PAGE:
When Department of American Culture alumna Jallicia Jolly (Ph.D., ’20) was invited to curate a virtual exhibit at the University of Michigan Museum of Art (UMMA) for its “Medicine at the Museum” project, she selected three works of art to initiate a conversation about Black women healthcare workers in the time of COVID-19. The pieces Jolly chose tell a story that Jolly knows well as a scholar and the daughter and granddaughter of Black female caregivers. Black women healthcare workers’ experience of our current moment, Jolly says, is part of a longer lineage and history of racism, Black health activism, and the practice of mutual care.
“Curating the UMMA exhibit was exciting because we don’t always think of the visual as a way to engage with these complex ideas. But art is vivid by nature,” Jolly says.
“Black labor, Black care, and Black life have always been a central part of American history and culture,” Jolly says. “What does it mean to put one’s life on the line in a time of crisis, in a country where your labor and life are never seen as valuable?”
In Jacob Lawrence’s painting, “Builders (The Family),” an elegantly dressed Black family walks through a construction site. Jolly says she sees hope as well as social inequity in this painting. “Hope in the ordinariness of a Black family moving with dignity through a space that could harm them, and hope in what the construction workers are building,” Jolly says. “The family is building something, too,” Jolly says, “with love and tenacity.” As the family in the painting is put at risk by the potential perils of the broader society, the safety of Black bodies are put at risk by social inequity as evidenced by the disproportionate suffering of Black people at the hands of COVID-19. This reality, in the context of the massive societal inequalities that Black people face, leads to what Jolly describes as a “slow death.”
“When the context of slow death has been your reality and the primary vector of oppression,” she says, “disproportionate Black suffering becomes normalized instead of mourned.” Jolly’s curation invites the viewer to participate in a virtual space of mourning that slow death. If there’s a connection between hope and mourning, it’s in the refusal to normalize injustice, and honoring certain truths of Black experiences.
In Dmitri Baltermants’s wartime photograph, “Carting the Dead, Kerch, Crimea,” women push heavy carts of dead bodies. To Jolly, the carts evoke the refrigerator morgue trucks that appeared in New York City’s streets in the spring. The photograph captures the same kind of off-stage physical labor performed by Black women in nursing homes and hospitals that goes unseen and uncelebrated. “Who carries the dead?” Jolly asks. “Whose labor brings us into the future? The burden falls unequally on women of color. But how will Black women survive into that future?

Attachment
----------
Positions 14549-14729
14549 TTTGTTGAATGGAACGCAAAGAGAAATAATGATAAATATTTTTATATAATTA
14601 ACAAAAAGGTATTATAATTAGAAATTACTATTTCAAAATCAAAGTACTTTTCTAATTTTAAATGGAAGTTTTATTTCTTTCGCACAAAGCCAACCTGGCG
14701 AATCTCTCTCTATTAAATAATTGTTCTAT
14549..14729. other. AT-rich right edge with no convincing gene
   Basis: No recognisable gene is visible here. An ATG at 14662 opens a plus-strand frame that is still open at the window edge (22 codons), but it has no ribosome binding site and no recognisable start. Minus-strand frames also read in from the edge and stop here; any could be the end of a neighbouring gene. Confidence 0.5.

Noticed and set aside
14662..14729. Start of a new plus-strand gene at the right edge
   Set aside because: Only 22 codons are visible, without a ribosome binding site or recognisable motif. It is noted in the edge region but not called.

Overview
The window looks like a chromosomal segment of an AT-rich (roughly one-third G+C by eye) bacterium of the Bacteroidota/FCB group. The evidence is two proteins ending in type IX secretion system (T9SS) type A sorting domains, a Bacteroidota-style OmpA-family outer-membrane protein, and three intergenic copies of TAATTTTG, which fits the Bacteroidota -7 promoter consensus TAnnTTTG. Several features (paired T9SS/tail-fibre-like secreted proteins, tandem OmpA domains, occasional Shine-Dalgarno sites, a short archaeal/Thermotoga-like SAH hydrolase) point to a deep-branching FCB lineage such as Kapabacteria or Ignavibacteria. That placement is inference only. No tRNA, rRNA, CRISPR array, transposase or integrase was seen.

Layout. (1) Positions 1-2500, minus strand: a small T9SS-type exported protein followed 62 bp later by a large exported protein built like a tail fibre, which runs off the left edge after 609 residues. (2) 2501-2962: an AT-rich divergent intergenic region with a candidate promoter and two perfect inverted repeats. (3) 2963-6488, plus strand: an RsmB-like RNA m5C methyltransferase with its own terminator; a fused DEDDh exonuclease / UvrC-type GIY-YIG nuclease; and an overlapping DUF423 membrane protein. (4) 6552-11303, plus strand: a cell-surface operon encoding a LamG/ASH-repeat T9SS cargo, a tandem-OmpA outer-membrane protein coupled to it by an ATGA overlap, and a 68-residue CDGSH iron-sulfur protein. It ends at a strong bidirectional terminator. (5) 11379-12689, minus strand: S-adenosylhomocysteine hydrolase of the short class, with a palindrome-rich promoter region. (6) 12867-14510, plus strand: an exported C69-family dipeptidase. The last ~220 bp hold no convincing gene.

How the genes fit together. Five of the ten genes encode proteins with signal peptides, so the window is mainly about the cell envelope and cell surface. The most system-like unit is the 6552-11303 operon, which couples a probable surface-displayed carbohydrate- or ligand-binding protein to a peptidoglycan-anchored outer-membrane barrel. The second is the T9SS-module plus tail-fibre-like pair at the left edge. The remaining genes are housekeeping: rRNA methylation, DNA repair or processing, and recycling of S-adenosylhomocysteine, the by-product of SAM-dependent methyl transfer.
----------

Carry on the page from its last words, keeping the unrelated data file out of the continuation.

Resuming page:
“It’s very clear to me where the fault lines are,” Jolly says. “Some essential healthcare heroes are not valorized. I wanted to forefront the fact that when we think about care labor in COVID, Black women are only heroic if their lives are expended to save other people. Coverage of COVID heroes wasn’t focused on feminized labor force, like nurses, in-home personal aides, and others who had to use vacation pay, who didn’t have PPE.”
Edward (Robbie) Roberson’s documentary photograph of a civil rights protest, “Tired Marchers Sleep on the Streets—‘We were tired, we were tired.’, Selma, Alabama,” is emblematic, Jolly says, of a certain kind of collective exhaustion from entrenched racial disparity and white supremacist violence. The figures in the photograph are collapsed on the ground, in the midst of fighting for justice.
“Exhaustion is something I feel in my body and soul,” Jolly says. It’s a weight Jolly feels, she says, as an intersectional scholar, a reproductive practitioner, and a daughter and granddaughter. She knows tired Black women. “It feels like everything depends on carrying that weight—the present and the future—on our back,” she says, “as well as the weight of the past’s haunting legacies.”
“This is not a theoretical playground for me—it was life, growing up in Brooklyn, in a household where my mother and grandmother worked as personal aides and healthcare workers. It was growing up as a Black girl and now as a Black woman.”
In solidarity with her mother and grandmother, Jolly joined a Zoom meeting with the National Health Care Union 1199 that had been called to organize and make sure workers got the pay and PPE they needed. On Zoom, Jolly’s mother had the opportunity to participate in a collective dialogue with the governor about the plight and interests of health care workers.
Jolly sees the purpose of moments like those and of exhibits such as UMMA’s “Medicine at the Museum” as the same—shifting the idea of who is worthy of being listened to, of whose labor and health really matters.